This includes armour, clothing, construction techniques, cooking methods, entertainment, furniture, politics, religious practices, utensils, and weapons. Although this is a chronicle of a time period as many as 12, years prior to the period in which it was composed, this is nonetheless a superb chronicle of the life and times of the 13th century. The explanation for this is thus: it was quite common during the high medieval ages for artisans to "tell stories" of ancient times from their own "contemporary" point of view.
This is what makes the Maciejowski Bible such a superb compendium, and an unparalleled pictorial record of the minute details of many aspects of the 13th century. It is our belief that historical, artistic knowledge of this magnitude does not belong to any one individual, nor to any elite group or peoples; rather, it belongs to every man, woman and child with a thirst for such knowledge.
It is also our belief that this knowledge should be made available freely. Therefore, we have scanned and placed all of the images from the Maciejowski Bible onto this web site so that all may enjoy them, and gain vision into the 13th century.
These images are not here for purposes of making profit - they are presented for your edification and enjoyment, with intellectual and cultural objectives in mind. We gratefully acknowledge the intellectual, artistic and creative efforts and achievements of the following participants responsible for the creation and preservation of this masterpiece of historical illumination: 1. The seven unknown French artisans for their extraordinary creation.
John Pierpont Morgan for spearheading the reproduction of Emery Walker for his exceptional reproduction of the scenes in Sir Sydney Carlyle Cockerell for his interpretation of the Latin descriptions and his history of the manuscript, entitled "The Book and its History", The Pierpont Morgan Library of New York City for its efforts in the preservation and reproduction of this magnificent masterpiece for all mankind.
Michelle Hearne of the Pierpont Morgan Library for her historical input. The images presented here have been grouped by original leaf folio. Each page contains all the scenes from an individual leaf, front and back there are 46 recovered original leaves in the reproduction, as stated earlier. According to Sir Sydney C.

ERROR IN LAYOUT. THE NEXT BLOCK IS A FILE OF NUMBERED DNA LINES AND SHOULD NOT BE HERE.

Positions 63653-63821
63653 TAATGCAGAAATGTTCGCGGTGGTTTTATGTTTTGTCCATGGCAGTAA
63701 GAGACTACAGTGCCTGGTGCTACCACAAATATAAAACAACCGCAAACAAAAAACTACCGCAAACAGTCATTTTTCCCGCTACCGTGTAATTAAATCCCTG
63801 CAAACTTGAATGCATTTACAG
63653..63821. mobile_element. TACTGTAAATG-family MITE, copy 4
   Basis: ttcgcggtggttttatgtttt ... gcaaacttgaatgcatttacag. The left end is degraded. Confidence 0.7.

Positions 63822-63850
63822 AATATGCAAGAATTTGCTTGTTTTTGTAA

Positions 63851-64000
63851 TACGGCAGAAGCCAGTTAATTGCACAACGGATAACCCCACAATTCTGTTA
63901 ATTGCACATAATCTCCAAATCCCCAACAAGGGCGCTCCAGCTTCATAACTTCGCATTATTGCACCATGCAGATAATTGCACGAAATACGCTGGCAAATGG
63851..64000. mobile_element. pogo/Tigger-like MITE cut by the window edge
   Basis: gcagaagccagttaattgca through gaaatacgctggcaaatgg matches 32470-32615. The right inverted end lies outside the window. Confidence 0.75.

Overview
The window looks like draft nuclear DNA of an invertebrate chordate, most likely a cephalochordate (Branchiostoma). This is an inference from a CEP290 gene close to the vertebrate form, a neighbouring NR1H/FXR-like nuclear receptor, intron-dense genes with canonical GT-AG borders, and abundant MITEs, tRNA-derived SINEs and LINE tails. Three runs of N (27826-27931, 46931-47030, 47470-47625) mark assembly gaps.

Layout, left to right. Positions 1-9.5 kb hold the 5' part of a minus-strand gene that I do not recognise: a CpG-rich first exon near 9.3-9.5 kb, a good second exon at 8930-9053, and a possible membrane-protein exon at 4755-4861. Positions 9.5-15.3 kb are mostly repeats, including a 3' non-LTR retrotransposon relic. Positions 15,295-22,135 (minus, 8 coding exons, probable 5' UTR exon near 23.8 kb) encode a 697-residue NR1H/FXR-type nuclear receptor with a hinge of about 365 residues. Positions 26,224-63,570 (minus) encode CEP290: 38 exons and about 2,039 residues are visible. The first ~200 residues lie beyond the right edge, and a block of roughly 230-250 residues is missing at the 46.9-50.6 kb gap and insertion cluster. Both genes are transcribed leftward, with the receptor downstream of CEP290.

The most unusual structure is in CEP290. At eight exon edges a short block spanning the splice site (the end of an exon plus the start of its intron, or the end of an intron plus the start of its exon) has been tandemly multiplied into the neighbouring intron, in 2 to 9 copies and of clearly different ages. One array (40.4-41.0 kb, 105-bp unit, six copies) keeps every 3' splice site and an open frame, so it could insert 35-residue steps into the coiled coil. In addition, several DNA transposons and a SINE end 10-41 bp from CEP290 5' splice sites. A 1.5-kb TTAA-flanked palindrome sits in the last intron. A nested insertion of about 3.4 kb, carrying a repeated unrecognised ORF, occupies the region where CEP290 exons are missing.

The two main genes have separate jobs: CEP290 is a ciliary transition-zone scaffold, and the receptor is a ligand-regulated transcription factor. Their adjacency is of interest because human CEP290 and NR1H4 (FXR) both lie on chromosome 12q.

Cockerell, the syllable following "Salutis" in the fourth line was almost completely illegible, making the reading and subsequent translation questionable.
The Maciejowski Bible
Tweet If you have spent any amount of time studying medieval art, chances are that you have come across the Maciejowski Bible and its beautiful illustrations of everyday life in the 13th Century. The Bible has several different names due to its several distinguished owners. Maciejowski was a Polish Cardinal who gifted the bible to the Shah of Persia thus it bears his namesake. However, the bible is also known as the Morgan Picture Bible for J. Morgan who purchased the bible and introduced it to the modern scholarly community. This means that the illustrations cover some of the most episodic parts of the bible, dealing with the Creation story, Abraham, Moses, the Hebrew campaigns to conquer the Promised Land, the time of the Judges, the story of Ruth, King Saul, and King David, including the slaying of Goliath. The Bible originally had no text as descriptions of the illustrations were only added years later.
All of the thumbnails on these pages can be clicked to see a full-sized version of the image. These are images from the Maciejowski Bible, the "Holy Grail" for most medievalists. It is our presumption that you, the medievalist, given the choice between clear, detailed images or rapid "speed-loading" images would prefer to see these images clearly rather be overly concerned with how rapidly they loaded. Therefore, we have scanned these images with a resolution suited to providing you with clear, detailed imagery, but not necessarily suited to rapid loading. It is our guess that you will not mind waiting a few seconds longer in order to gain clear, distinctive Maciejowski imagery. Please keep this in mind as you peruse this section and encounter pages and images that do not necessarily load at the speed of light if you are on a DSL, Cable-modem, or similar high-speed broadband internet connection, however, load-time will not be a problem - the above limitations are mentioned for those using dial-up connections.